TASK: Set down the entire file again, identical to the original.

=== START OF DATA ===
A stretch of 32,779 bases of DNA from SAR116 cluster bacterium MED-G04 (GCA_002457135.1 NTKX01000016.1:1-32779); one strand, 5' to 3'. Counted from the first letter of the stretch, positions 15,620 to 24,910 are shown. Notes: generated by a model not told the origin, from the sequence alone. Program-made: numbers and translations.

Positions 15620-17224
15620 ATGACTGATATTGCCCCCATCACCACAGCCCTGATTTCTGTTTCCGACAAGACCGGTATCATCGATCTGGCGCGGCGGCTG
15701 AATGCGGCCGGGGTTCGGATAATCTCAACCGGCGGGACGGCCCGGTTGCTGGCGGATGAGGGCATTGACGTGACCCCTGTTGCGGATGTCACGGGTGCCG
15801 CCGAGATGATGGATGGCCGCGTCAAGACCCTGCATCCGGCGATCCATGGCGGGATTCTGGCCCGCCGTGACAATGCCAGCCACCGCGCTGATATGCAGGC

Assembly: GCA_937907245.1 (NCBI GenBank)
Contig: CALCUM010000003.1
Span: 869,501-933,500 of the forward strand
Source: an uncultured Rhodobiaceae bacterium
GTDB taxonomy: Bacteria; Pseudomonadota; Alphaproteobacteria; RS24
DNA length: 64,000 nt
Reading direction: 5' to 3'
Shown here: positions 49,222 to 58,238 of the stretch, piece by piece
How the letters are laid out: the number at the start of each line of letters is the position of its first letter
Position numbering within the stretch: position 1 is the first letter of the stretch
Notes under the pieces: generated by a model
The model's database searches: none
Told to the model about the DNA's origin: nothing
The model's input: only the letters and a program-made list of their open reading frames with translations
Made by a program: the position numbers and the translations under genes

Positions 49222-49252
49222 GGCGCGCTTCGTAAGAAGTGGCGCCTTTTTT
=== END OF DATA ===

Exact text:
A stretch of 32,779 bases of DNA from SAR116 cluster bacterium MED-G04 (GCA_002457135.1 NTKX01000016.1:1-32779); one strand, 5' to 3'. Counted from the first letter of the stretch, positions 15,620 to 24,910 are shown. Notes: generated by a model not told the origin, from the sequence alone. Program-made: numbers and translations.

Positions 15620-17224
15620 ATGACTGATATTGCCCCCATCACCACAGCCCTGATTTCTGTTTCCGACAAGACCGGTATCATCGATCTGGCGCGGCGGCTG
15701 AATGCGGCCGGGGTTCGGATAATCTCAACCGGCGGGACGGCCCGGTTGCTGGCGGATGAGGGCATTGACGTGACCCCTGTTGCGGATGTCACGGGTGCCG
15801 CCGAGATGATGGATGGCCGCGTCAAGACCCTGCATCCGGCGATCCATGGCGGGATTCTGGCCCGCCGTGACAATGCCAGCCACCGCGCTGATATGCAGGC

Assembly: GCA_937907245.1 (NCBI GenBank)
Contig: CALCUM010000003.1
Span: 869,501-933,500 of the forward strand
Source: an uncultured Rhodobiaceae bacterium
GTDB taxonomy: Bacteria; Pseudomonadota; Alphaproteobacteria; RS24
DNA length: 64,000 nt
Reading direction: 5' to 3'
Shown here: positions 49,222 to 58,238 of the stretch, piece by piece
How the letters are laid out: the number at the start of each line of letters is the position of its first letter
Position numbering within the stretch: position 1 is the first letter of the stretch
Notes under the pieces: generated by a model
The model's database searches: none
Told to the model about the DNA's origin: nothing
The model's input: only the letters and a program-made list of their open reading frames with translations
Made by a program: the position numbers and the translations under genes

Positions 49222-49252
49222 GGCGCGCTTCGTAAGAAGTGGCGCCTTTTTT